My husband and I are headed to New York City this weekend to celebrate our wedding anniversary. We are planning to explore the local neighborhoods and enjoy the sights, sounds and food of New York City. Christine from Fresh, Local and Best has armed us with some wonderful local food establishments to visit.  This would include, the Chelsea Market, which she tells us is where the Food Network tapes most of their shows, such as the Iron Chef.  We are also planning to visit The Green Table, Amy's Bread Making, Burdick Chocolate, Bouchon Bakery and Ippudo NY for Asian noodles and pork buns! Thank you Christine! We are going to experience all your recommendations.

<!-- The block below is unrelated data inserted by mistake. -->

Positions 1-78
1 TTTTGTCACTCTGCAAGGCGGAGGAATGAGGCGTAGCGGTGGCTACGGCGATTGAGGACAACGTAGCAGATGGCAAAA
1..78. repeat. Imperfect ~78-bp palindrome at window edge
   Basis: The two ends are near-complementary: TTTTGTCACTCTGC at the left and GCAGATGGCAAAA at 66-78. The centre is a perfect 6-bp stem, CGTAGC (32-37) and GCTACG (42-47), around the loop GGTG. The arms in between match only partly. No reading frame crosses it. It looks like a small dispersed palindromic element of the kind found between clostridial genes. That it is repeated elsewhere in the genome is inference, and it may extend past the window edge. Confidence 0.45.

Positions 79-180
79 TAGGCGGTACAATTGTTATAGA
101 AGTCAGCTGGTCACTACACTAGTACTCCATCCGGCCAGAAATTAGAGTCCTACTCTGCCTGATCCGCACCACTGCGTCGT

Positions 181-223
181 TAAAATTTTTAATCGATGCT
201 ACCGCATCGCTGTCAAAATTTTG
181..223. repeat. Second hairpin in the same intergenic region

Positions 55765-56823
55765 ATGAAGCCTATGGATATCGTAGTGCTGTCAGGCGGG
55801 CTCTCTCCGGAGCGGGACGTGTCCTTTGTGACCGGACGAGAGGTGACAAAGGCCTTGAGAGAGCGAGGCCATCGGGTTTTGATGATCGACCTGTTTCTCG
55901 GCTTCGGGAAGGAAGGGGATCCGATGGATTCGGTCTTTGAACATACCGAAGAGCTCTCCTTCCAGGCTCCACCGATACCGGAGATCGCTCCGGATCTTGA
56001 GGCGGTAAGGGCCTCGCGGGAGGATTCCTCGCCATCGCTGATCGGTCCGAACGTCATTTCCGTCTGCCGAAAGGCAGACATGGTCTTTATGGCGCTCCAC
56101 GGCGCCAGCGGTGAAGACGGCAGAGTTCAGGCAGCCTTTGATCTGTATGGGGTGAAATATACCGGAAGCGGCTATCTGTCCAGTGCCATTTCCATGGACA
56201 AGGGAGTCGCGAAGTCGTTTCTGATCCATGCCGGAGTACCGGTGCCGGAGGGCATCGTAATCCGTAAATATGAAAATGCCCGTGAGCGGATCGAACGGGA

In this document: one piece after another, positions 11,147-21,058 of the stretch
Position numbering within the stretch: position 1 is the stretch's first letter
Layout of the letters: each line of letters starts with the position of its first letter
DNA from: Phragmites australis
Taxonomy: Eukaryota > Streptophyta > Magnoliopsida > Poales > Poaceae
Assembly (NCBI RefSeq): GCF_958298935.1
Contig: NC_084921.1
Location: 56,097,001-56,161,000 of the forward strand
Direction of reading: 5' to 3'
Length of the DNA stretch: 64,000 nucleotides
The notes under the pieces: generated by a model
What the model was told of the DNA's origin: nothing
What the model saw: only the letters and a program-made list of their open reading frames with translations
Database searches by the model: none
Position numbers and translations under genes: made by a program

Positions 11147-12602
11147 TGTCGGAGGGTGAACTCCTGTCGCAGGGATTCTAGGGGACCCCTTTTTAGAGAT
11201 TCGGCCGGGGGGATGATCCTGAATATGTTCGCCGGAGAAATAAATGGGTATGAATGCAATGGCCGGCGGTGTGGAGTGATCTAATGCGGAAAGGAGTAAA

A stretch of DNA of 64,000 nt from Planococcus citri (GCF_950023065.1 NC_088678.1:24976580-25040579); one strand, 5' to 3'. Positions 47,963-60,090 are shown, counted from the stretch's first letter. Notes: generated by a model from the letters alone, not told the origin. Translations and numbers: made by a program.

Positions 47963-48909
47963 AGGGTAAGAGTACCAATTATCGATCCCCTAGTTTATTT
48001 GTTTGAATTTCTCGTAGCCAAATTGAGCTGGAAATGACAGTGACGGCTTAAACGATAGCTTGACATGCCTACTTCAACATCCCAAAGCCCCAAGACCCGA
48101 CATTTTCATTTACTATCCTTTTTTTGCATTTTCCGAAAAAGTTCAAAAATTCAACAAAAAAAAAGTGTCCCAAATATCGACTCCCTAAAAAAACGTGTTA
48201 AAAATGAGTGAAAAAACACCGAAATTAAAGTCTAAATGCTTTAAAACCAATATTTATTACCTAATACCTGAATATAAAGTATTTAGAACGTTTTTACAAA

While away, I have asked Lin from The Absence of Alternatives to be a guest blogger. She has graciously agreed.  She is funny and honest and has a very interesting perspective on life that is contagious.  I have no doubt that you will enjoy her blog post. Please take the time to visit her blog at  I can promise that you will not be disappointed.

The Simple Grace of Sharing a Meal
Velva has kindly invited me to be a guest blogger here. I am honored to be part of this wonderful place, her private heaven that she so selflessly shares with us. There are many blogs out there that celebrate the art of cooking. What drew me to Velva's and soon made me a fan, is her belief in and her unabashed celebration of eating as a ritual through which we become closer with each other.
I was struck the first time I read it on the banner  "sustaining our bonds with one another through the simple grace of sharing a meal" Could this Southern belle be Chinese?